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The percentages come from the total number of other players holdings. So in the first example where blue does 11% worth of damage that's from taking 5 out of 44. So as the number of other player's territories increase, your percentage decreases since it's indicative to your hold over them. I guess I should have mentioned that everyone starts out with 0% and this doesn't change until you start taking over other player's territory. Then you'll start to gain percentage towards the victory goal and lose it when the other players expand territory and thus decrease from the progress you made in conquering them.

I know the idea behind this is confusing but luckily players won't need to actually know all this crap about percentages and whatnot since the game calculates and displays it for them. All they need to know is that their goal is to take over all other player's territory. How much they need to take over is controlled by the victory conditions (25%, 50%, 75%, 100%). So it's actually rather simple in execution, the underlying mechanics however are a bit complex.

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I got the 11%, but not the others. Toying with it now, I see the 7% that yellow loses is 3/44, but that doesn't make sense because yellow went from controlling 25/60 to 22/60 (~42% to ~37%, a loss of 5 %pts), or alternately lost 3 of 25 (12%) or any number of other things, but the number 44 only makes sense for blue IMO and applying it to other colors just makes things confusing.

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...but the number 44 only makes sense for blue IMO and applying it to other colors just makes things confusing.

Right, because from the Blue player's point of view he has 44 systems that represent the amount of territory he needs to control. In other words if we take the numbers I started with, then Blue has 44 systems to take over, Red has 53, Yellow has 35 and Green has 48. These numbers are from adding up the other player's territory, so Blue gets his number by adding Red + Yellow + Green. So for each player the amount of percentage they get from taking over another player varies because to them the amount of territory they have to control is different.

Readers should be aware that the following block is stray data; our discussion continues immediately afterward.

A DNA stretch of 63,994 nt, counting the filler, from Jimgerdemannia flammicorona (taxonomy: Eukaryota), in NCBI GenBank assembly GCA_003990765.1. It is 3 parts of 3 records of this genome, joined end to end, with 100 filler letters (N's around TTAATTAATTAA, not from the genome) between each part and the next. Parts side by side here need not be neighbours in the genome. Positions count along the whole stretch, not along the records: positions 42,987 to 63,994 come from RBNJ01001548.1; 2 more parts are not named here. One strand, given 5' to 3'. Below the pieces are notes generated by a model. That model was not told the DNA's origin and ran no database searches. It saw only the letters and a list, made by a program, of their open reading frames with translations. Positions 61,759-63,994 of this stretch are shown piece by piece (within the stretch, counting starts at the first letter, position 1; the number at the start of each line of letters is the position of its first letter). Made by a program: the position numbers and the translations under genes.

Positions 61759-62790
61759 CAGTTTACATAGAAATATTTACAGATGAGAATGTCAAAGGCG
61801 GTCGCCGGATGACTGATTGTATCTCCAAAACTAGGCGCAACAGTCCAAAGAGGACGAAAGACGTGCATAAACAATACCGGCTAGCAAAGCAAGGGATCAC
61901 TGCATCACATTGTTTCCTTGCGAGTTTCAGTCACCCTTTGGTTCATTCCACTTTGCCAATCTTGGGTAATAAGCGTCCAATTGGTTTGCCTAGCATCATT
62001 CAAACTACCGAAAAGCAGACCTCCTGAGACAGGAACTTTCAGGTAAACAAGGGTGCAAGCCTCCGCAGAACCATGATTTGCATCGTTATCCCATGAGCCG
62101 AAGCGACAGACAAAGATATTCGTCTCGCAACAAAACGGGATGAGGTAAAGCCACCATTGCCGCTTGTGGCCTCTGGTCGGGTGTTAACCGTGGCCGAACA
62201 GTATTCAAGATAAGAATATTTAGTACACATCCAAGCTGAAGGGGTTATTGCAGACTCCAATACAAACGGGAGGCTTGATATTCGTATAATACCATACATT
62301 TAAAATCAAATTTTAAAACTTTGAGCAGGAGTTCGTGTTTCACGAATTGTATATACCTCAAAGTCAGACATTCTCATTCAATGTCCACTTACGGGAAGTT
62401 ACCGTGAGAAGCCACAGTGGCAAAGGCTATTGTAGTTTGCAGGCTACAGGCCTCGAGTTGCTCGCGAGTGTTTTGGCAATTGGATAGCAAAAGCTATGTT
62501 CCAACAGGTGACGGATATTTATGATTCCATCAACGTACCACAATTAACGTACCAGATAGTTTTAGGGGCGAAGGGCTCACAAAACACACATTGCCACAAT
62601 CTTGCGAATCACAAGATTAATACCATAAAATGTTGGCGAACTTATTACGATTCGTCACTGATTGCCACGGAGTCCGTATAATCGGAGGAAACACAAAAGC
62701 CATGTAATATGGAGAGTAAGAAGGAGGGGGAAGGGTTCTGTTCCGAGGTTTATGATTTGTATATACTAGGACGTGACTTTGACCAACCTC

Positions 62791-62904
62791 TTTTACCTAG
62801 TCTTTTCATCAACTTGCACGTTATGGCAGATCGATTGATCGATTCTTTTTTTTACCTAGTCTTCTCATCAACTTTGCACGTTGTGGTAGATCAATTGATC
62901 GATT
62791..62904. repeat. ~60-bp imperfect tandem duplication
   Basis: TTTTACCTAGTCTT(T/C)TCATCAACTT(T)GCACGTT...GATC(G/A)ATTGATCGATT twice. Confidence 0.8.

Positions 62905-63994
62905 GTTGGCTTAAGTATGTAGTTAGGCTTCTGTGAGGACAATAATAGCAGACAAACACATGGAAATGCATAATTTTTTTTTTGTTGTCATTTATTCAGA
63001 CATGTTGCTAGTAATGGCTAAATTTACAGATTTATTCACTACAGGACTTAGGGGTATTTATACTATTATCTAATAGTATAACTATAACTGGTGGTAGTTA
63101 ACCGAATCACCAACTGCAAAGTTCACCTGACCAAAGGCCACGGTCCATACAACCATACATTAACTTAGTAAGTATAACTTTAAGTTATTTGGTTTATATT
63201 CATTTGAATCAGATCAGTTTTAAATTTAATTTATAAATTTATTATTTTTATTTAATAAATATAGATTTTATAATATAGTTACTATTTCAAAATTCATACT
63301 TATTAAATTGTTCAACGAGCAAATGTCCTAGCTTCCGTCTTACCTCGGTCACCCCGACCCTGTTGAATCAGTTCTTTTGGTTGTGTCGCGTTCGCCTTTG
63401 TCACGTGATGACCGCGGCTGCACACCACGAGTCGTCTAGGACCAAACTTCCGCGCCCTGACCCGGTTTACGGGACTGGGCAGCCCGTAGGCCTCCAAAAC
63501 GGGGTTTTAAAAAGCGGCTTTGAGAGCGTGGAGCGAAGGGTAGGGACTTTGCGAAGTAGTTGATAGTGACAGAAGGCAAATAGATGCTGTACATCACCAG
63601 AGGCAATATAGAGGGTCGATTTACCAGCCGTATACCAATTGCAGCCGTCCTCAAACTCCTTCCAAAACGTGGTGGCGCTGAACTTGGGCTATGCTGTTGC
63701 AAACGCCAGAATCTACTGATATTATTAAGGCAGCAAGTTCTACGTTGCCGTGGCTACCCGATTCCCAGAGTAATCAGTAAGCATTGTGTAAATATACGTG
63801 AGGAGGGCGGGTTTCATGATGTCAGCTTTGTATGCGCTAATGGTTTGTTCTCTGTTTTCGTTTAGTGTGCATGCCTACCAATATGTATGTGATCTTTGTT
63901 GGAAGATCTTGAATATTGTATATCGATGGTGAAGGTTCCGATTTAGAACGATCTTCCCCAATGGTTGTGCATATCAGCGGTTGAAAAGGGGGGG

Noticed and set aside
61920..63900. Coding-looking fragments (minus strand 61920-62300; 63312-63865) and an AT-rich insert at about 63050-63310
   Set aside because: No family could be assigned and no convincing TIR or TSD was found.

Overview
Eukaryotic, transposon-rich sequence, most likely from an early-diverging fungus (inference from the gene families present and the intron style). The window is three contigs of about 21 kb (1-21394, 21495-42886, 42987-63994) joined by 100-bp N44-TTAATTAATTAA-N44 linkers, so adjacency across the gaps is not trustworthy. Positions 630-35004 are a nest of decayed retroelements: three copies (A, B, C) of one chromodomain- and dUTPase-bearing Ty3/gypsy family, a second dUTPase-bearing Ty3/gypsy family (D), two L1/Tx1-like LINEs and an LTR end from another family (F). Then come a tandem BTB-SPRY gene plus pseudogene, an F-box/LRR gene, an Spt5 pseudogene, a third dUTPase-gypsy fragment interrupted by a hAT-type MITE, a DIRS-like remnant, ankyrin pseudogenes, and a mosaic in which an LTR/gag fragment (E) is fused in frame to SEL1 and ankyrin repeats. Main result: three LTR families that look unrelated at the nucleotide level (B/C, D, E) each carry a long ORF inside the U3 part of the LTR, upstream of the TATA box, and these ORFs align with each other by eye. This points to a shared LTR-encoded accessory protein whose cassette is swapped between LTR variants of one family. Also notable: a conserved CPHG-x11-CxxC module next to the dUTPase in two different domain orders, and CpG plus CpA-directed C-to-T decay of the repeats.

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Yes, but the amount a player loses is based in the attack player's perspective which is very strange, because it means the points you lose depends on which player took your planets.

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It does seem weird but you have to remember that players aren't after one or two specific opponents, they're out to conquer 25% of the occupied systems on the map, which encompasses all players. Therefore the percentage is taken out of all occupied systems that don't belong to that player. If I drew percentages from each player individually then a player could win the game simply by always going after the one player with the smallest number of territories, and hence gaining the most percentage per system takeover. In taking percentage from the whole boards, players won't be driven to attack the weak but the strong. Well, taking over any player's planets would cause the same percent reduction but you would want to damage the strongest player by hitting them with the biggest percent loss by taking over as many of their planets as possible.

BTW Extrarius I really value this feedback - you've made me see this concept much more clearly than I would have while implementing it and have probably saved me quite a few hours of gameplay testing. Ratings++ for ya [smile]